I then directed the interview to her use of writing within her work.
Acknowledging that the purpose of this interview was to have an insight into the use of writing and English within career fields, I was very eager to learn.
I asked her how often she needs to write to donors and grant providers.
“Constantly,” she said.
Each year YELLS must reapply for the majority of the grants that fund the program. Additionally, most funders require monthly reports and regular updates. These updates usually consist of documented events held by YELLS and the impact they have on the neighborhoods. YELLS also works to celebrate our donors as part of the YELLS Family by showing gratitude both through written “thank you’s” and through social media tags and posts.</p>
She went on to explain that these things are done to help create a bond and a community between YELLS and its donors.
It just so happen to be that during our interview Mrs. Laura was writing a renewal grant proposal.
So I had to ask, “Are these grant proposals difficult to create and assemble?”
She humbly responded with, “Most are tough. I’ve gotten the hang of it over the years, but it requires laser focus. There’s a lot of pressure as you’re literally writing for the ability to do the work that’s so necessary, knowing that both a community and people’s jobs depend on a successful application. All applications are different, though. Some are fairly straight forward and ask similar questions, and some force reinvention and new ideas. Some are 50+ pages and months of planning, and some are one-pagers.”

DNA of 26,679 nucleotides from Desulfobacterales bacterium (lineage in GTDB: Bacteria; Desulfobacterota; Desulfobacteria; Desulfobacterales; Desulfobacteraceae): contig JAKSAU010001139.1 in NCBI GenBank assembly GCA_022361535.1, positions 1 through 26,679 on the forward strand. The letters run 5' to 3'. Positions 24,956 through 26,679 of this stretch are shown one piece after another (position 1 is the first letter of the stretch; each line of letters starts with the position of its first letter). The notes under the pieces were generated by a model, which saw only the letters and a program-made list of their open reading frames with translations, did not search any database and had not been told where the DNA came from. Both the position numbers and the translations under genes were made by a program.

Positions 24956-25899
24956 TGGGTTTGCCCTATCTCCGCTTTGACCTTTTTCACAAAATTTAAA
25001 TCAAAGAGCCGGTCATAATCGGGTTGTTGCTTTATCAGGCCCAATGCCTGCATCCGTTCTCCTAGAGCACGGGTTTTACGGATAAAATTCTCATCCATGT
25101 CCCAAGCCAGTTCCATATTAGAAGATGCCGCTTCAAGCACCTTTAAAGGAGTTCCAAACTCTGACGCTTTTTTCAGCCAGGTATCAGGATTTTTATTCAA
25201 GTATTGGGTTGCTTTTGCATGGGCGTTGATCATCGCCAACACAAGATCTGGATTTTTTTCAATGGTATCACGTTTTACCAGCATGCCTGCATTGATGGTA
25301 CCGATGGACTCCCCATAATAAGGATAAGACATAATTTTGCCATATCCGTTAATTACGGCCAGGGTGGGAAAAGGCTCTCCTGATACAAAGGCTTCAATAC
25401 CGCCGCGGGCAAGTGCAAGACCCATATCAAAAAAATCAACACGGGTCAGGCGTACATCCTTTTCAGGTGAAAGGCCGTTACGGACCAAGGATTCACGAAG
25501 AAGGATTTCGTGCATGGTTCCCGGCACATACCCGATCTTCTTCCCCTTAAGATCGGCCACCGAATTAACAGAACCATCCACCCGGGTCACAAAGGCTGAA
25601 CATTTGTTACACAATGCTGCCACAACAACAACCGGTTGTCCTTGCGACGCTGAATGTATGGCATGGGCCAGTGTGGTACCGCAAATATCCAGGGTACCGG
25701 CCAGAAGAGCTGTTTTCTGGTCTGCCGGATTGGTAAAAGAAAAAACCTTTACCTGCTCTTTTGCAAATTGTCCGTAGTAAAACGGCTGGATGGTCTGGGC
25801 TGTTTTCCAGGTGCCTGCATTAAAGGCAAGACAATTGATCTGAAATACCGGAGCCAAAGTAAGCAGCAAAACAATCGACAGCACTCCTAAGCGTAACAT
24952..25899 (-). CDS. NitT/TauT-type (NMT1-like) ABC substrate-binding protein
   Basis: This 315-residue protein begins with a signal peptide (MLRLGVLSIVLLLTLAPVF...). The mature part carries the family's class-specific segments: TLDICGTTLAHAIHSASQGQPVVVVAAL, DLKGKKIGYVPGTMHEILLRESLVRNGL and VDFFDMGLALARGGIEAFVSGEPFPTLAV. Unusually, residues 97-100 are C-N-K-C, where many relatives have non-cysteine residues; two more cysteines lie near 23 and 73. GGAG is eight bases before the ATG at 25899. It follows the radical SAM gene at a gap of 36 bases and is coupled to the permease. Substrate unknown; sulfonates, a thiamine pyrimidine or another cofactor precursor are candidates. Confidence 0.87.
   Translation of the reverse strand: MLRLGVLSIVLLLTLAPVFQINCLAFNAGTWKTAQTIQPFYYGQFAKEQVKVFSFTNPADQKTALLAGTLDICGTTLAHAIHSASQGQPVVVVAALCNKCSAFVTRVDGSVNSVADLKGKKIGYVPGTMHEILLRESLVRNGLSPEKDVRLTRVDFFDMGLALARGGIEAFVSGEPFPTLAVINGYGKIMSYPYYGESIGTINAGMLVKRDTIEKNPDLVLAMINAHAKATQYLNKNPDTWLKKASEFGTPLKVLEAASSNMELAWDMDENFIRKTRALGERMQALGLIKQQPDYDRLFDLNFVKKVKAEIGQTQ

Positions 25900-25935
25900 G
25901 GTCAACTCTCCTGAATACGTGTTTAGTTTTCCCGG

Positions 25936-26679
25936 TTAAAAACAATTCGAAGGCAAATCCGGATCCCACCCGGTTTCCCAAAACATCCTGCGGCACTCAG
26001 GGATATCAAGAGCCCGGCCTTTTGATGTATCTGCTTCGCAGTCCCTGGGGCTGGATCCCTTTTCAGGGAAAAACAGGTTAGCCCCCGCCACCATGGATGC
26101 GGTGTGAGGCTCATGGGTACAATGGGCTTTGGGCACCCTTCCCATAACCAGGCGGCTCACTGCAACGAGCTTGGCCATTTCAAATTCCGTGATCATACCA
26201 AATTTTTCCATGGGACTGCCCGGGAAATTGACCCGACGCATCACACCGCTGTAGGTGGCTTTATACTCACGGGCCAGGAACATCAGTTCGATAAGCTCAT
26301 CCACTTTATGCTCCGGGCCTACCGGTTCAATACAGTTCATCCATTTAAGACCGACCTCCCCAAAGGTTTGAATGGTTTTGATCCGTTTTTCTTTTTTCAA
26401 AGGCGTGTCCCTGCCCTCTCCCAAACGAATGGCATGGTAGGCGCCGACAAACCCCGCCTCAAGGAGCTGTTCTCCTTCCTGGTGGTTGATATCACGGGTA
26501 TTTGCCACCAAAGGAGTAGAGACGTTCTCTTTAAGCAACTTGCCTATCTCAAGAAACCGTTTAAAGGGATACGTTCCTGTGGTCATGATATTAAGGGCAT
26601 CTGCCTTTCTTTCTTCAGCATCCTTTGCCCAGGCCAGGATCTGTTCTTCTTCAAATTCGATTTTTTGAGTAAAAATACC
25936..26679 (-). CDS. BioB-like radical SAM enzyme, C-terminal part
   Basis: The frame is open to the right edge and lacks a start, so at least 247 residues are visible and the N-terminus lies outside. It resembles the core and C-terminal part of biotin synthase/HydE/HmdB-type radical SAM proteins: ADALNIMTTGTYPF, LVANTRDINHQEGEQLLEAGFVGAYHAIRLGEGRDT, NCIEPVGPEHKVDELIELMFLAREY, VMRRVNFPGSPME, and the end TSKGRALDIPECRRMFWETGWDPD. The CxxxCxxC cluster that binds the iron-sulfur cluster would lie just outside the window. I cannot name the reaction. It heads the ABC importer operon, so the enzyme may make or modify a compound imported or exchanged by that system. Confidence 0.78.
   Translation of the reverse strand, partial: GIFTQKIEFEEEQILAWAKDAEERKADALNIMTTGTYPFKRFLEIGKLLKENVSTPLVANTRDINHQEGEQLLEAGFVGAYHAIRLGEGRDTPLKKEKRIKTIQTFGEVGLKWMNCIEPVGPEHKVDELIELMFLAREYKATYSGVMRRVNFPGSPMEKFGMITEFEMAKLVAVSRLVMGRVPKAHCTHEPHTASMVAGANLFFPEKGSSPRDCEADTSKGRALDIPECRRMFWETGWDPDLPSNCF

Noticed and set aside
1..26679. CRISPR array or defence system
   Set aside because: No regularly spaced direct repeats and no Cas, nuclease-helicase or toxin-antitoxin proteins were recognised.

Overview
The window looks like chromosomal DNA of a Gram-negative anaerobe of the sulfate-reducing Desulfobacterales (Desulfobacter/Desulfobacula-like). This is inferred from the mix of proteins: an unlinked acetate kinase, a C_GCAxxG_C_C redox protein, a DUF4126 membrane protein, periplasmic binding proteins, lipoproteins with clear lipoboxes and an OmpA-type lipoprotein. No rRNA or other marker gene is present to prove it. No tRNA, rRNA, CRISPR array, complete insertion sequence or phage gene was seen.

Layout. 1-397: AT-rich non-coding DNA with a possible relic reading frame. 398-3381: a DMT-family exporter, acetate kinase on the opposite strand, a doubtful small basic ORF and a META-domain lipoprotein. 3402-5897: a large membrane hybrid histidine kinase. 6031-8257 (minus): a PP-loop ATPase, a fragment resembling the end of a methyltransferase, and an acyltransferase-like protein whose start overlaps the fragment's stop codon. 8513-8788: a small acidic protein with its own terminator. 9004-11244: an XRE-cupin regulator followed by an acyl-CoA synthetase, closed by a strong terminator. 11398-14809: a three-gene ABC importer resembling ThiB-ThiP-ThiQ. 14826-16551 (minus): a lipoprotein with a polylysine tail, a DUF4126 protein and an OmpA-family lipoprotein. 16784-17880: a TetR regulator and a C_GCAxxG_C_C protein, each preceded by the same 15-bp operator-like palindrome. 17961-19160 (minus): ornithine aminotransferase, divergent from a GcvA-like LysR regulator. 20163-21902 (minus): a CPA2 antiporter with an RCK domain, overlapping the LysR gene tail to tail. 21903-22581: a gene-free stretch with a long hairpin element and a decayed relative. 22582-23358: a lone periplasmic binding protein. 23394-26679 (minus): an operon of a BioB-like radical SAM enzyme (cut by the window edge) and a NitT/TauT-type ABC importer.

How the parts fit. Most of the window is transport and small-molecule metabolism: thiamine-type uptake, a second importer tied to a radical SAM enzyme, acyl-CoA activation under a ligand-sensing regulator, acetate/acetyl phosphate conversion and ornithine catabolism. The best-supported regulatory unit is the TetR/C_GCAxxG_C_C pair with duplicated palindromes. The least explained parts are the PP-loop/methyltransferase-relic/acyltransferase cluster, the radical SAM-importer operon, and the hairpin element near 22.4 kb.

Mrs. Laura is constantly writing to donors and grant providers, so it is easy to understand that writing is a crucial skill for her position. The need to communicate the vision, and tell a narrative that motivates and promotes action is essential.
“You’re constantly working to motivate people to invest in your cause, so your words must be powerful and capture your impact. “
To sum up our discussion, I decided to ask her what is the biggest challenge facing YELLS and the industry that she is in. Immediately she responded with funding. Now that YELLS has scaled to the point of having a staff, they now must rely heavily on funding to keep the work going. Another major challenge is keeping up with stretched capacity and balancing meeting all the needs of the community while still doing quality work.
My meeting with Mrs. Laura Keefe was an amazing insight on what it is like to run and manage a non-profit organization. Her constant impact on the youth of Franklin Gateway and the selfless acts she does daily for the community cannot go without recognition.
She gives up her time day in and day out for the community.
Mrs. Laura always has a smile on her face and a great attitude even if she is stretched thin with duties and obligations at YELLS.
Franklin Gateway is thriving, and it is with the help of YELLS and Mrs. Laura Keefe that this community is growing and reaching new heights.